Few World War II dates are as celebrated as June 6, 1944. Yet it took filmmakers decades to realize the dramatic potential of the Allied forces’ D-Day invasion.
The major studios produced several films about the war in the Pacific while it was taking place (“Wake Island,” “Bataan,” “Air Force”), but the major events in the European theater were mostly left alone until the post-war era.
The Battle of the Bulge turned up in 1949’s “Battleground,” while the first sympathetic film about one of Hitler’s military commanders, “The Desert Fox,” starring James Mason as Field Marshall Erwin Rommel, didn’t arrive until 1951.
The most famous re-enactments of D-Day didn’t appear until years later: Darryl F. Zanuck’s wide-ranging 1962 epic, “The Longest Day,” and Steven Spielberg’s far more graphic 1998 treatment of the Omaha Beach landing, “Saving Private Ryan.” The latter was partly based on the late Stephen Ambrose’s book, “Band of Brothers,” as was Spielberg’s popular 2001 mini-series of the same name.
Early D-Day films
D-Day newsreels and documentaries did turn up in the 1940s, and real footage of the D-Day landings appeared in “The Desert Fox.” The first Hollywood director to deal with the subject was George Stevens, whose work on the Signal Corps Special Motion Picture Unit brought him to Normandy as well as Dachau. But the documentary footage he recorded was mostly shelved and forgotten until after his death in 1975.
The color scenes he shot of Omaha Beach and the concentration camps later turned up in “George Stevens: A Filmmaker’s Journey” (1985) and “D-Day to Berlin” (1994). His experiences so affected him that he turned from the comedies he had made in the 1930s and 1940s to a series of more sombre post-war dramas, including “The Diary of Anne Frank” (1959), in which the Frank family poignantly longs for the Allied invasion before being arrested by the Nazis and sent to the camps.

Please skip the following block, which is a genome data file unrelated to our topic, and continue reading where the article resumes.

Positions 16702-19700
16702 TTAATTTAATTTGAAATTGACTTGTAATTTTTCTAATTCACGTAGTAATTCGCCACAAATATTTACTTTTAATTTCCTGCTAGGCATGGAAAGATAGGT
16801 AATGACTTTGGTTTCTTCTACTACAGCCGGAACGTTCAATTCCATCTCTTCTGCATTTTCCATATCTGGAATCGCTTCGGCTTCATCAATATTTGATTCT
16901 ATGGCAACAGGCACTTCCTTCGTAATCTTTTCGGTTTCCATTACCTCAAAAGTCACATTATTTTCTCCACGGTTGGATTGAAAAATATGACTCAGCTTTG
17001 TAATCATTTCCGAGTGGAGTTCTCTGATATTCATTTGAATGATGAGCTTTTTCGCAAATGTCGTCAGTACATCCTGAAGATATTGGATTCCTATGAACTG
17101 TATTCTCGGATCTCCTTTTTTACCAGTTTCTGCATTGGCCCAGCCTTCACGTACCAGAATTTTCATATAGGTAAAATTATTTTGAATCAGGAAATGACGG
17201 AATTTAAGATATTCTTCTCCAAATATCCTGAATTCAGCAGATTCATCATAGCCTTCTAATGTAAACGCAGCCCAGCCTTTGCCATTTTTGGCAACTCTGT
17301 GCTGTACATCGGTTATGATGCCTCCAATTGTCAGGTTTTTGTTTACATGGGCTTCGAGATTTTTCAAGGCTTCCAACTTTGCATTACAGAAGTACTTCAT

Released in 1956, Hollywood’s first full-scale drama about the invasion, “D-Day: The Sixth of June,” hedged its bets, falling back on a conventional love story about a Brit (Richard Todd) and an American (Robert Taylor) who fall for the same Red Cross worker (Dana Wynter).
“The Americanization of Emily,” released late in 1964, took a darkly comic approach. Paddy Chayefsky’s sharply satirical script defly explored the dilemma of a pacifist naval officer (James Garner) whose somewhat demented boss (Melvyn Douglas) is looking for a hero to be the first man to die on Omaha Beach.
“Up From the Beach,” Twentieth Century Fox’s largely forgotten 1965 followup to “The Longest Day,” cast a couple actors from that film (Red Buttons, Irina Demick) in a story about American soldiers who land in a French village the day after the invasion. Unavailable on video, it’s the most obscure of D-Day movies.
The late writer-director, Sam Fuller, drew on his own experiences with the First U.S. infantry division to film “The Big Red One” (1980), which dealt in part with the Omaha Beach landings. In his 2002 autobiography, “A Third Face,” Fuller called his characters “symbols of survival. Their relentless advance was a strange death dance, absurd and incomprehensible, like war itself.”